Alfred E. Mann Foundation for Scientific Research v. Cochlear Corp. (Central District of California)

On November 4, 2018, the District Court for the Central District of California awarded Alfred Mann Foundation over $268 million in total damages (not including over four years of interest) for Cochlear’s willful infringement of one of the Foundation’s patents. Dan Johnson was lead counsel in the District Court trial in 2014 after having been asked to take over the case just four months before trial and after close of discovery. After a two-week trial, the jury awarded the Foundation over $131 million in damages.  Cochlear appealed the verdict to the Court of Appeals for the Federal Circuit, which ruled that certain of the patent claims are valid and infringed, returning the matter to the District Court to decide the issue of damages.  On remand, the District Court upheld the $131 million jury damages award, awarded an additional $2.8 million in supplemental damages, and exercised its discretion to enhance damages by doubling both the jury damages award and the supplemental damages because Cochlear’s infringement was willful.  In addition to upholding the jury’s finding of willfulness, the judge’s 75-page opinion also held that the trial tactics employed by Cochlear were unsuccessful and resulted in a waiver of several crucial defenses.

Micron Technology, Inc. v. United Microelectronics Corporation, et al. (Northern District of California)

Dan Johnson Law Group represents United Microelectronics Corporation (UMC), one of the world’s leading semiconductor foundries, headquartered in Taiwan.  On December 5, 2017, UMC was sued by Micron Technologies in the Northern District of California for allegedly misappropriating trade secrets relating to DRAM technology.  In February 2018, Mr. Johnson’s team filed a motion to dismiss for lack of personal jurisdiction, asserting that Micron’s causes of action relate only to activities that took place in Taiwan, and the Court lacks jurisdiction in California.  Judge Jeffrey S. White entered an order on April 23 finding that Micron’s initial allegations and pleadings had failed to establish a prima facie basis for jurisdiction and allowed limited jurisdictional discovery and supplemental briefing.  The case was transferred to Judge Maxine M. Chesney on June 13, 2018 after Judge White recused himself.  The Court set a new hearing on the motion to dismiss for September 21, 2018.  UMC is represented in this matter by Dan Johnson, Mario Moore, and Robert Litts.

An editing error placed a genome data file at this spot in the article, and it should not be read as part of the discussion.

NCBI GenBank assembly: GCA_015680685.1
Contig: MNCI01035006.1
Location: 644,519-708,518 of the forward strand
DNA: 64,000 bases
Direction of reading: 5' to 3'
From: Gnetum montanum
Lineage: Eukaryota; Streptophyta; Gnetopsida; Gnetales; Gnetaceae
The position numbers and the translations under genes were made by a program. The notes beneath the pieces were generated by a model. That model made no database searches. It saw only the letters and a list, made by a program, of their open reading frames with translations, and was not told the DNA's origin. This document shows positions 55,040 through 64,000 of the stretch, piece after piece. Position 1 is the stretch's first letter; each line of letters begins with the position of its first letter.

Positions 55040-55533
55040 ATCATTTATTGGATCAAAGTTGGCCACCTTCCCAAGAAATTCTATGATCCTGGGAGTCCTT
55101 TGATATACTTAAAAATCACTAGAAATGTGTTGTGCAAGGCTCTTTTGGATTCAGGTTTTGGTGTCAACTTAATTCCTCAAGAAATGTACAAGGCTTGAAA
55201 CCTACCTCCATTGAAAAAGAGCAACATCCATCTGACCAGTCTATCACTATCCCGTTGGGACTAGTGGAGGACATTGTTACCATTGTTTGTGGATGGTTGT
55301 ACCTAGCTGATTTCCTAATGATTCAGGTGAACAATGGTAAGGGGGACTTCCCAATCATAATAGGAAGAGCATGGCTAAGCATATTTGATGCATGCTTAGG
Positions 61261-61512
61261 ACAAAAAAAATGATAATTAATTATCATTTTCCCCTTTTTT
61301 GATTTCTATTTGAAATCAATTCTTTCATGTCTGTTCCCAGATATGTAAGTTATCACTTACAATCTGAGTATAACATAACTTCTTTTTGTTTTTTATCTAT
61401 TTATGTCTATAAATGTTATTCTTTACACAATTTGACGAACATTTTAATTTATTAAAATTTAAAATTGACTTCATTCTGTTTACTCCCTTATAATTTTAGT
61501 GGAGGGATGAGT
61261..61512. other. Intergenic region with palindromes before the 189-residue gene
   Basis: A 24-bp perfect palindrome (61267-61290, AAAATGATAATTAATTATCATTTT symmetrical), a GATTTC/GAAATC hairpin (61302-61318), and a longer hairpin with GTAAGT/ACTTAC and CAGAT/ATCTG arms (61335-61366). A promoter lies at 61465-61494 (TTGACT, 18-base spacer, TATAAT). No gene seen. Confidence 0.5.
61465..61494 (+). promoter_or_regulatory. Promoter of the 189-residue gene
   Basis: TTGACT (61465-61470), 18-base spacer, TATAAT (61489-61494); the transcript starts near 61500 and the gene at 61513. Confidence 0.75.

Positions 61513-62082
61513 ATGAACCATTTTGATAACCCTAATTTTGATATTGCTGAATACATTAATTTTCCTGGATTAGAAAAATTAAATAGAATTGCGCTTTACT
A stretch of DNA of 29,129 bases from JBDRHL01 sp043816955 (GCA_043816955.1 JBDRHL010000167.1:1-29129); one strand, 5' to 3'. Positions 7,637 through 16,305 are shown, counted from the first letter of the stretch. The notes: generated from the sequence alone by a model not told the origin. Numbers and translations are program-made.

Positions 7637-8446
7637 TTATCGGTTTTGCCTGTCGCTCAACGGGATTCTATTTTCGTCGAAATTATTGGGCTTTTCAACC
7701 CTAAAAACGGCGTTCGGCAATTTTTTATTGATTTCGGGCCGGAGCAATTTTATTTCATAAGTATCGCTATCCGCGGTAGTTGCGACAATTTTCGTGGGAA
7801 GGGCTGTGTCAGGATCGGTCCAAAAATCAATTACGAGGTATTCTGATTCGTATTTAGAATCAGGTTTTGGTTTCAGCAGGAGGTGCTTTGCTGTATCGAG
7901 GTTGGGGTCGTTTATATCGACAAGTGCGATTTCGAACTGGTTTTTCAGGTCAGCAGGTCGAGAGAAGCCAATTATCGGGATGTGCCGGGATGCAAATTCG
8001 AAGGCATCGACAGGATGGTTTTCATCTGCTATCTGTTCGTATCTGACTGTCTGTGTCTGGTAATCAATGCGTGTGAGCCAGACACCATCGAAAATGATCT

Yu et al. v. Apple and Samsung (Northern District of California)

Dan Johnson Law Group represents Yanbin Yu, Ph. D. and Zhongxuan Zhang, Ph. D., the inventors and owners of United States Patent No. 6,611,289, in separate patent infringement actions against Apple and Samsung.  Drs. Yu and Zhang invented pioneering digital camera technology that captures images using two separate image sensors and then enhances one image with the other.  This technology has been adopted by numerous smartphone manufacturers, including Apple and Samsung, to provide a variety of features that are highly desired by consumers.  Drs. Yu and Zhang were true visionaries, conceiving their approach to improving digital camera performance years before anyone else recognized the power of this technology.  The complaints seek enhanced damages from both Apple and Samsung because their own patent filings demonstrate that they knew about the ‘289 Patent yet never attempted to contact Drs. Yu and Zhang to seek a license. DJLG recently obtained a favorable result in an inter parties review proceeding in the U.S. Patent and Trademark Office filed by Apple and later joined by Samsung, preserving the validity of a key patent claim being asserted in the infringement actions. DJLG will be arguing an appeal in the Court of Appeals in the Federal Circuit regarding the patent-eligibility of the ‘289 Patent.

Rogers v. Keurig/Green Mountain Coffee